New hiv testing project targets groups most at risk
Updated: 2016-04-21 08:06
By Shan Juan(China Daily)
Experts say faster testing methods and earlier treatment are essential to curb an epidemic spreading among young gay men, as Shan Juan reports.
Almost every day for the past seven years, "Old" Peng has visited a hillside pavilion in Beijing's Dongdan Park.
The 60-something gay man is usually looking for a casual sexual encounter, but he also spends time listening to gay men who are struggling with their sexual orientation, and distributing condoms and tips on how to prevent becoming infected with HIV.
Although the number of young gay men visiting the park, a well-known haven for the gay community, has fallen in recent years, Peng and five fellow volunteers from the Dongcheng district disease control and prevention center still performed about 6,000 rapid HIV tests last year.
The park, 2 km east of Tian'anmen Square, has long been a popular venue for gay men from across China looking to land a date and experience a sense of belonging, according to Peng.
In recent years, an increasing number of young gay men have moved from physical meeting places to gay dating sites, and now about two-thirds of the men who regularly visit the park are middle-aged or older.
The move to the internet is one of Peng's biggest concerns: "It makes it even harder now to reach young gay men and provide AIDS intervention, but the HIV epidemic is exploding among them."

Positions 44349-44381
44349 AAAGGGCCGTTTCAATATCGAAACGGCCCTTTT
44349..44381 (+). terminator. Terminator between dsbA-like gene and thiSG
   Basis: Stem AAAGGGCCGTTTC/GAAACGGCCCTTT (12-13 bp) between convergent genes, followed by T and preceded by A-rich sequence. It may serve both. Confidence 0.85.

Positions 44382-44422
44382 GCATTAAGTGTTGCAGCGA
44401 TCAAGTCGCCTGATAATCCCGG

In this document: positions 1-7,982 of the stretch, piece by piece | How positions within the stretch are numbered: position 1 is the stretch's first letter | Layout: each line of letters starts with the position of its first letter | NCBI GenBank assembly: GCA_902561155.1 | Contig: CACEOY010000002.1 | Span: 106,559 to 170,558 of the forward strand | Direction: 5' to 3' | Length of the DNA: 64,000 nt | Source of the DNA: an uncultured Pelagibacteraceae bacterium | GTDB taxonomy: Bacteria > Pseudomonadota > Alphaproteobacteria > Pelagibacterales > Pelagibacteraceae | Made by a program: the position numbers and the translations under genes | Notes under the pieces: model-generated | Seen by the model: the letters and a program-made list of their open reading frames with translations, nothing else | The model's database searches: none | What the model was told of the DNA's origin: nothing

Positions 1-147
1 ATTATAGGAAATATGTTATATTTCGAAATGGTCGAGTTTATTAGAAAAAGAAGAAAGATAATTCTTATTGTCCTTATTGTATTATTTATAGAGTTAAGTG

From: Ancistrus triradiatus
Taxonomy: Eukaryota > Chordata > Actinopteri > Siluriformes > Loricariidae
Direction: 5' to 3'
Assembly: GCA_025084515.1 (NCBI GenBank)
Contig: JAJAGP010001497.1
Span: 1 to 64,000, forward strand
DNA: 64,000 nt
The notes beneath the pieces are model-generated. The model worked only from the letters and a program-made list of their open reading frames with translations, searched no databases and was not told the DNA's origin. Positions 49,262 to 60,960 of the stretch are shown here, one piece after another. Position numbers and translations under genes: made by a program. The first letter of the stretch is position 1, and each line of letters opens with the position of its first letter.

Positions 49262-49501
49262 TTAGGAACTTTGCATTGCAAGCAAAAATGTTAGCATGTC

Wu Hao, a leading AIDS specialist at the Beijing YouAn Hospital at the Capital Medical University, said nearly 90 percent of HIV/AIDS cases reported in Beijing last year involved gay men. In 2013, the figure was around 70 percent.
Nationally, the incidence of HIV among gay men has soared to 8 percent from less than 1 percent in 2003, according to statistics from national sentinel surveillance sites, which measure the incidence of disease via a limited network of carefully selected sites. By contrast, the national incidence of HIV is less than 0.1 percent.
"An HIV epidemic is exploding among the nation's gay men population," Wu warned.
Experts estimate that China's gay men population is 25 to 30 million, but the number is not recognized by the government.
Same-sex marriage has not been legalized, which makes it hard for gay men to settle down with a partner, according to Peng. In addition, many practice anal sex, which carries a far higher risk of HIV transmission than other sexual activity.
Shang Hong, director of the HIV/AIDS key lab at the National Health and Family Planning Commission, said a survey conducted in 11 major cities last year found that the HIV prevalence rate among 8,943 men who have sex with men was 9.9 percent.
Furthermore, only 4.9 percent of men with HIV informed casual sexual partners of their positive status, and nearly 46 percent reported having unprotected sex. Intravenous drugs users are at greatest risk, she added.
Despite growing public tolerance of gay men, discrimination and social stigma still exist, and about 20 to 30 percent marry to mask their true sexual orientation, according to a 2014 study conducted by Shang's team.
Gay men in this situation are more likely to seek sex with male prostitutes, increasing their chances of contracting HIV, Shang said. "Their wives and children are at risk as well," she added, noting that many married gay men conform to social pressures by having sex to produce children, thus further increasing the chances that their partners and offspring may contract the disease.
She warned that without effective intervention, the epidemic could spread to the wider public.
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